The inspiration that turned into that third book opened up an active – and, let’s face it, pretty gruesome – imagination, and now McDermid slips between four different crime series. Most prolific is her Dr Tony Hill and Carol Jordan series, turned into the TV series Wire In The Blood.

“I discovered when I started writing full-time that I can’t write two books with the same central character back-to-back. I have a very low boredom threshold – I couldn’t do what Ian does. At the end of a book I’m quite happy for the character to go away and leave me for a while!”

“Whereas I’m like an alcoholic,” Rankin puts in. “I take them one at a time.”

The central character of Rankin’s novels, Detective Inspector John Rebus, has been with us for 21 of his books now, but it turns out he wasn’t even supposed to survive the first.

“I don’t know what happened to the first draft, but I’m pretty sure that at the end of it he was shot and killed because I thought, ‘I’m never going to write about this character again’. It took a while to get to know him, and to grow confident about what the crime novel can do.”

Three decades on, the crime novel is now well and truly established as popular fiction, and Rankin and McDermid are embracing the new generation of crime writers – especially those who continue to challenge readers’ expectations of what constitutes a crime novel.

“I think one of the up-and-coming writers is Abir Mukherjee,” McDermid says immediately. “I do a panel called New Blood at the Harrogate Festival and he was on it last year."

Though London-based now, Mukherjee grew up in the west of Scotland.

"His novels come at things from an unexpected and unusual angle," says McDermid. "He writes really well and he’s obviously got the sweep of history as a scope in front of him. I think we’ll hear a lot more from him.”

“[His Bloody Project author] Graeme Macrae Burnet has opened a few doors, too,” Rankin says. “At Bloody Scotland a few years ago there was a thing for new writers before the main act came on, and he was on before me. I saw him again last year, of course he’d been shortlisted for the Booker prize by then, and I said, ‘Next year I’ll be opening for you, the way things are going!’

"He’s a guy who’s coming at crime from a different angle – there’s a Scottish Gothic tradition in him.”

At Bloody Scotland this year, both McDermid and Rankin will be giving talks on their 30 years in the crime-writing business, but that’s not all that is planned for them.

“I’ll probably be dragged into playing bloody football again,” Rankin groans. “I’ve been the captain of the Scotland team for the past three years. We’ve been on this downward trajectory since I took over.”

Ah, sorry, Ian – and Scotland – your name is indeed down for the Scotland v England Bloody Scotland Football Match.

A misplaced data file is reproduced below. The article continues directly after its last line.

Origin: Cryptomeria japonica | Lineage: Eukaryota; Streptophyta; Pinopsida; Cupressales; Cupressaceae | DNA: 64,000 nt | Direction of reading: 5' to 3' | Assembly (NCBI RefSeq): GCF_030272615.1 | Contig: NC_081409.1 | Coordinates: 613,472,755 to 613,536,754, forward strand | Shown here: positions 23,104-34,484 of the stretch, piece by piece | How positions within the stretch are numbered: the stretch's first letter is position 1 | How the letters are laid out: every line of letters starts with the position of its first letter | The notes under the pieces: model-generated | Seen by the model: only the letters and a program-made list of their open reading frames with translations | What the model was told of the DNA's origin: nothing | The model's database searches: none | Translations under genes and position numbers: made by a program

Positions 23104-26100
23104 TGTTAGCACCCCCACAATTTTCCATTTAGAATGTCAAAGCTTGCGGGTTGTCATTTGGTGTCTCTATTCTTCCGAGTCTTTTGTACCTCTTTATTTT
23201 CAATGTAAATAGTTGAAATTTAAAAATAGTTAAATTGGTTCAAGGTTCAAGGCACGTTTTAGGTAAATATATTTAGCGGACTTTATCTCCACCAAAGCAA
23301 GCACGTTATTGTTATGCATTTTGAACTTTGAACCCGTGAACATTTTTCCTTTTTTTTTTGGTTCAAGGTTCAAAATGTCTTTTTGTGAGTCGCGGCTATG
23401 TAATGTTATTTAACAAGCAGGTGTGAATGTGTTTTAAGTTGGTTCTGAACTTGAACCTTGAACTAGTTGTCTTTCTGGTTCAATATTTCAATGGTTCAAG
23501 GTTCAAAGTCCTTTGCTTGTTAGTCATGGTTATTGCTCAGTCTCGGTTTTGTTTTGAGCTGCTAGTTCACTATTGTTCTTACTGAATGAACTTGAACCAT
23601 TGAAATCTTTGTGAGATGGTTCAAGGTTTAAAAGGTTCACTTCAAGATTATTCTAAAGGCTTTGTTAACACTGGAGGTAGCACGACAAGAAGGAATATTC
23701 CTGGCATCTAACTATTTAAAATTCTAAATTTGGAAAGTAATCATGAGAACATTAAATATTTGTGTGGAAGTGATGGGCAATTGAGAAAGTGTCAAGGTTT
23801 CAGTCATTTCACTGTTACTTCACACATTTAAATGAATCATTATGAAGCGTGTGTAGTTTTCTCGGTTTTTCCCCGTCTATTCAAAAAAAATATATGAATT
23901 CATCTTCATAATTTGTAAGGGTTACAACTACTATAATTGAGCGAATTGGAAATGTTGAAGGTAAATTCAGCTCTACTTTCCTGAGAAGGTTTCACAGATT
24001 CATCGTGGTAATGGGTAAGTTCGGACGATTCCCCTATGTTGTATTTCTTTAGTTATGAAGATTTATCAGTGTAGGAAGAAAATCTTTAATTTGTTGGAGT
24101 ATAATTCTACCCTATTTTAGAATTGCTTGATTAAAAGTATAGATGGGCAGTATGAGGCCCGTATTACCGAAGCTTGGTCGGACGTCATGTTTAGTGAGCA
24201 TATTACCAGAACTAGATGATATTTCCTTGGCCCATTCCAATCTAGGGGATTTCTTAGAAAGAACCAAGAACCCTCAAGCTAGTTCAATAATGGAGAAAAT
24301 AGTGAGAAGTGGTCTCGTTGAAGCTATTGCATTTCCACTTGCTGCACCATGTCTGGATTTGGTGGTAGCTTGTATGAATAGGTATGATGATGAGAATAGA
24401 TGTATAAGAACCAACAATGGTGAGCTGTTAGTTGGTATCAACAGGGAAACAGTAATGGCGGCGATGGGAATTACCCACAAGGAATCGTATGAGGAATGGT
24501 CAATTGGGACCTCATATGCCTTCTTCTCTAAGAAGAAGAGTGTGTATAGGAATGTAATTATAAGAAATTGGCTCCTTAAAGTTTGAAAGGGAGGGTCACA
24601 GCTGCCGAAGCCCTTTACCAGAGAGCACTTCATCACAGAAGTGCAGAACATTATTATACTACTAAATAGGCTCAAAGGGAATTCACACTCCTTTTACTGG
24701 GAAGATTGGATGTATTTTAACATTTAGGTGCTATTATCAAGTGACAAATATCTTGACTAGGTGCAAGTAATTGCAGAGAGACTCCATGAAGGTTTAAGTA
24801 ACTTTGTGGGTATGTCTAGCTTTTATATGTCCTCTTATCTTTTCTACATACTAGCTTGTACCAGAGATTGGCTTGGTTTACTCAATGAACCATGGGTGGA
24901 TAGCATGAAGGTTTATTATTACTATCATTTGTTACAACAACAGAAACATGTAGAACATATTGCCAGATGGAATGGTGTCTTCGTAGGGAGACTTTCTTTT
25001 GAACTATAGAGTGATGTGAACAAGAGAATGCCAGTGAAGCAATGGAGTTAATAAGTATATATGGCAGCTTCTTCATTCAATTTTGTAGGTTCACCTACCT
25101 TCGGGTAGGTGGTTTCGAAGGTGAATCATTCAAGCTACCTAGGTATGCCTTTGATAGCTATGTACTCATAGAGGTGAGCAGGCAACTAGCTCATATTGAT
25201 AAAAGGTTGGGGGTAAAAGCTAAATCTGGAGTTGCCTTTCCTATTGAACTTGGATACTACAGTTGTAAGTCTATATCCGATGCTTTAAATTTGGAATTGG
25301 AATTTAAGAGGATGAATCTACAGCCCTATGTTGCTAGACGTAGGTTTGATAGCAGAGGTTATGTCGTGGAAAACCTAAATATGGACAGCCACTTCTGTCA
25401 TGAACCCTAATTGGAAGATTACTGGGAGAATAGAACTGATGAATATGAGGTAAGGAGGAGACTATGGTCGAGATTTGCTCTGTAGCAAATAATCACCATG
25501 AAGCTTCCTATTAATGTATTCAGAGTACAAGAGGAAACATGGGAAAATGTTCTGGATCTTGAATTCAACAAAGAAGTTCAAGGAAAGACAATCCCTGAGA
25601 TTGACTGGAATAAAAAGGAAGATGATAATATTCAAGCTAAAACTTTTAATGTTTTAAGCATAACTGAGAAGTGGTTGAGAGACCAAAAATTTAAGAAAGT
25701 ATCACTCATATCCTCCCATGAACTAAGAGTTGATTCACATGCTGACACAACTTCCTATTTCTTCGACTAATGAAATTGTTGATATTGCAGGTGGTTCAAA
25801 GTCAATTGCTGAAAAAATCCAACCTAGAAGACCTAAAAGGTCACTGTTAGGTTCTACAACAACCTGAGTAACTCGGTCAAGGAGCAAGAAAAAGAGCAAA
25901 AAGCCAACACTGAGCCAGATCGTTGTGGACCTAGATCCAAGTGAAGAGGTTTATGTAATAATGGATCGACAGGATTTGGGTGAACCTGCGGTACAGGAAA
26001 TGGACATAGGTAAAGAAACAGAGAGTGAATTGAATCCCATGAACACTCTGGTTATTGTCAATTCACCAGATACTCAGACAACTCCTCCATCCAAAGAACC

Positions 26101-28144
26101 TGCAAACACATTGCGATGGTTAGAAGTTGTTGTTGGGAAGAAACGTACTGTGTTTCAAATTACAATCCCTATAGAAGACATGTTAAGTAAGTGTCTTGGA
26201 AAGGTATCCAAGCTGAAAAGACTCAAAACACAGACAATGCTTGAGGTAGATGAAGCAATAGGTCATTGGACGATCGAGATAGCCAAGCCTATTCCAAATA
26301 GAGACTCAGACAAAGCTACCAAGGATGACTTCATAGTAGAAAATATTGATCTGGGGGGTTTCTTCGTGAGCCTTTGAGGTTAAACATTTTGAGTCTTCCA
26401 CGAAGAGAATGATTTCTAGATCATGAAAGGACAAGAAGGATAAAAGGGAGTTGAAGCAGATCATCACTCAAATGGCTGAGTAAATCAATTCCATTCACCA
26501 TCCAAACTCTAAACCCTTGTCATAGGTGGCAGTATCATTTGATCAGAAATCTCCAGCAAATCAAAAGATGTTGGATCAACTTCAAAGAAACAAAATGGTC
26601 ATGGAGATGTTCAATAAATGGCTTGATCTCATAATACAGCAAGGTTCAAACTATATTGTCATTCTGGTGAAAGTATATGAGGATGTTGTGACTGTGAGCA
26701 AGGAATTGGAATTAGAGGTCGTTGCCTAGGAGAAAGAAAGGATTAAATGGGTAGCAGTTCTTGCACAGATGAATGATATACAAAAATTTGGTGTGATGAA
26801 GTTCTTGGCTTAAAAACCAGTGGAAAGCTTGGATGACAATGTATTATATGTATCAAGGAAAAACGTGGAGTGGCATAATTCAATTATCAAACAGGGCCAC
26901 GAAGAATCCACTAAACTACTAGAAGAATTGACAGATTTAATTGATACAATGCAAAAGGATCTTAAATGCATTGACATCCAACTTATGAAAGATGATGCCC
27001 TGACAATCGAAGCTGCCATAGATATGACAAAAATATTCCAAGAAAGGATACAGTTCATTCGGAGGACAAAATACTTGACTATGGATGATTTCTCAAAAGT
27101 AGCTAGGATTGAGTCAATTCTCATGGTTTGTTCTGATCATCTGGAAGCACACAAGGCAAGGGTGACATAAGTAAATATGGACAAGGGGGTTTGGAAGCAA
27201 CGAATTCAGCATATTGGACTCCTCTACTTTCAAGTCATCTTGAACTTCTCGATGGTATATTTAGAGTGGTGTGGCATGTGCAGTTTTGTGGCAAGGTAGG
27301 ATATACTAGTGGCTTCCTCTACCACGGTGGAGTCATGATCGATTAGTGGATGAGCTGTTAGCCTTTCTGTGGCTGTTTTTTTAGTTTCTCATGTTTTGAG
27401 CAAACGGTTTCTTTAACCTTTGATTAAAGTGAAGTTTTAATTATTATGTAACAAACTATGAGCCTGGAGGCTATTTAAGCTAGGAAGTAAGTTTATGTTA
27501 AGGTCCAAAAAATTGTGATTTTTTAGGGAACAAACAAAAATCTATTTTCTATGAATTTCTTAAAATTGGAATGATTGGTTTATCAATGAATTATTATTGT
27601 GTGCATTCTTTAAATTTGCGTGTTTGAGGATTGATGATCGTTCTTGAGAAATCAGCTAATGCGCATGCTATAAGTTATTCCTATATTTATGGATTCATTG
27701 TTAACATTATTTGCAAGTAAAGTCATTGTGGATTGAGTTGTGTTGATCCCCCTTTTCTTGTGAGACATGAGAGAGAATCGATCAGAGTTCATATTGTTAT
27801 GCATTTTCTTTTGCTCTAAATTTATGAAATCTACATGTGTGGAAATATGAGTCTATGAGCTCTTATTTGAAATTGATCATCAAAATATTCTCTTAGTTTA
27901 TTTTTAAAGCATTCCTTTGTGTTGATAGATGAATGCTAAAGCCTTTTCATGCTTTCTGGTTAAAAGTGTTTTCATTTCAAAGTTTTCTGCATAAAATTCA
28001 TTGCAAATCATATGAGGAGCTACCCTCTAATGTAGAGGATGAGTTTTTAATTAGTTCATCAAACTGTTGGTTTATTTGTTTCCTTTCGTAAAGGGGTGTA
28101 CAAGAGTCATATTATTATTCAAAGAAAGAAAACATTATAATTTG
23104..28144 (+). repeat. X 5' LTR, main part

“I might have to give up and let some fresh blood in there – if not ringers.” he sighs.

McDermid, meanwhile, captains the quiz team in Never Mind The Buzzcops on the opening night, before performing with her new band, The Fun Lovin’ Crime Writers.

“There’s me, Stuart Neville, Mark Billingham, Luca Veste and Doug Johnstone – and Chris Brookmyre joins us on vocals for a couple of songs. I believe I can exclusively reveal that Icelandic crime writer Lilja Sigurdardottir will be providing backing vocals, too.”

And after Bloody Scotland, Rankin will be counting down the days until he can lift his self-imposed ban on writing.

“I wish I was writing a Rebus book, because I’m busy as stink. The problem with not writing a book is that all these great things get thrown at you – whereas when I’m writing a book, everybody just leaves you alone.

“I’ll be diving in next year, I think. There’s only so much Rebus can do, though – he’s a man of a certain age and no longer a copper. I’m going to move him into the care home eventually, and there he’ll be in his electric wheelchair whizzing around. The case of the missing porridge!”

McDermid, too, is already restless to get started on her next novel – shifting back to the Inspector Karen Pirie series with an idea that she picked up visiting Rankin earlier this year.

“I got talking to one of your local shopkeepers,” she tells the Edinburgh-based writer, “who told me a really fascinating tale – and that’s the core that’s grown into my idea for this next book. I’m no’ going to tell you what it was, though.

“Ideas are everywhere. People always say, ‘Where do

you get your ideas from?’, but you cannae stop stumbling over them. You walk into a shop, a pub, you overhear a conversation – it’s all there, all ideas, all fodder.”

Reproduced courtesy of The Scots Magazine. For the full interview, read the Scots Magazine here and don't miss The Scots Magazine September issue, available from Thursday, August 17

Val McDermid and Ian Rankin are both appearing at Bloody Scotland, Scotland's International Crime Writing Festival, Stirling, September 8-10